Re "Formulas for Math Problems," Jan. 5: In the pandemonium to "fix" U.S. mathematics education one glaring omission stands out: Why aren't we teaching the metric system, an advantage enjoyed by 93% of the world's students? Measurement is one of the prime applications of mathematics. How much time and money will we continue to squander teaching the outmoded inch-pound system?

Richard D. Phelps, American Institutes for Research, calculates that teaching solely metric system measurement could save 82 days of mathematical instruction time annually and would provide a yearly $17.6 billion in savings to U.S. education.

Learned scholars will attest to the fact that the metric system is easier to learn and use, and why metric's coherence, its simple base units and its use of decimal arithmetic make it an especially logical and useful measurement system. Because of its superiority the metric system has become the international language of measurement.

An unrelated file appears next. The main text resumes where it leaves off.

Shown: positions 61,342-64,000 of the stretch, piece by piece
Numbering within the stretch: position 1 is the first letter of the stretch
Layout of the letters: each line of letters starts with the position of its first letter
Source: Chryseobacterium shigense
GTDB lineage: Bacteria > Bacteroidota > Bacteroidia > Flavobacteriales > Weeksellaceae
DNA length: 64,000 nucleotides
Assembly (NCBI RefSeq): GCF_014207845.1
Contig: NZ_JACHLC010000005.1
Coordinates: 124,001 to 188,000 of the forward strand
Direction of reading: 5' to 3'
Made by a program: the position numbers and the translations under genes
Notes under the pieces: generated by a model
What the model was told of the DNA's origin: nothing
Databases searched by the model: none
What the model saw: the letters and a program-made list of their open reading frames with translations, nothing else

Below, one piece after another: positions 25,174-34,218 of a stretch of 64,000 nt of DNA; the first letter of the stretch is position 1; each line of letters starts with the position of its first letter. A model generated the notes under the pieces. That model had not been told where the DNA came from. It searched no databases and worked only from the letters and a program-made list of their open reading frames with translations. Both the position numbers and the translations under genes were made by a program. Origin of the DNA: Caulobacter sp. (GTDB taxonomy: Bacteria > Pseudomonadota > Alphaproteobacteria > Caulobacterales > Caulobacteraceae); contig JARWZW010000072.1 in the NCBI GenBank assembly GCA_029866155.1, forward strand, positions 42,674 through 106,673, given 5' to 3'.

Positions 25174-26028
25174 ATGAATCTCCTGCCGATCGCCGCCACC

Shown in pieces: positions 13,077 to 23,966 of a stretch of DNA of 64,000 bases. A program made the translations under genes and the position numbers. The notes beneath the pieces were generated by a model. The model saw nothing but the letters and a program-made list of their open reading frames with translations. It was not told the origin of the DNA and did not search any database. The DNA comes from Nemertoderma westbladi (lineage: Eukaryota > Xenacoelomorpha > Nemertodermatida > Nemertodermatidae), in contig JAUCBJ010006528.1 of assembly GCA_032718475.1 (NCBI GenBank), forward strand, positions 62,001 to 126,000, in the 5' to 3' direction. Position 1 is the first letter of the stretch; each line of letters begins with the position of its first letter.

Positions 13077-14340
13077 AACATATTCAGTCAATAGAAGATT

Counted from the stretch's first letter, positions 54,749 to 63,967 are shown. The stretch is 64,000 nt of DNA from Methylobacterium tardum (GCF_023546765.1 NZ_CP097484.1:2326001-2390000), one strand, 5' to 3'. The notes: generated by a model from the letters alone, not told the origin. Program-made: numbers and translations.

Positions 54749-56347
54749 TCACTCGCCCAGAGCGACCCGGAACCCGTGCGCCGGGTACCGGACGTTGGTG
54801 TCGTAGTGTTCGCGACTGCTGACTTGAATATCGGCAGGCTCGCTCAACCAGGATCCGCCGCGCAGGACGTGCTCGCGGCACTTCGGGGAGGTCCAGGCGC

This is what the math curriculum experts would learn if they looked at the "big picture," which explains the necessity for the U.S. to teach and use the metric system. The U.S. industrial community is adopting the metric system because it is essential for our long-term competitiveness; all of our major trading partners want metric products. Wisely, U.S. law requires that the federal government procure metric products; currently $30 billion in federally constructed buildings are on the docket and all federal highways are being built to metric sizes. All sciences, medicine, engineering, space, computer technology, you name it, use the metric system. The world has changed, the country is changing. The question is, how much longer will it take for the mathematics community to wake up and design a world-class math/metric measurement curriculum that will help ensure the economic health of the country and a high standard of living for our citizens?

LORELLE YOUNG, President

U.S. Metric Assn.

Rancho Palos Verdes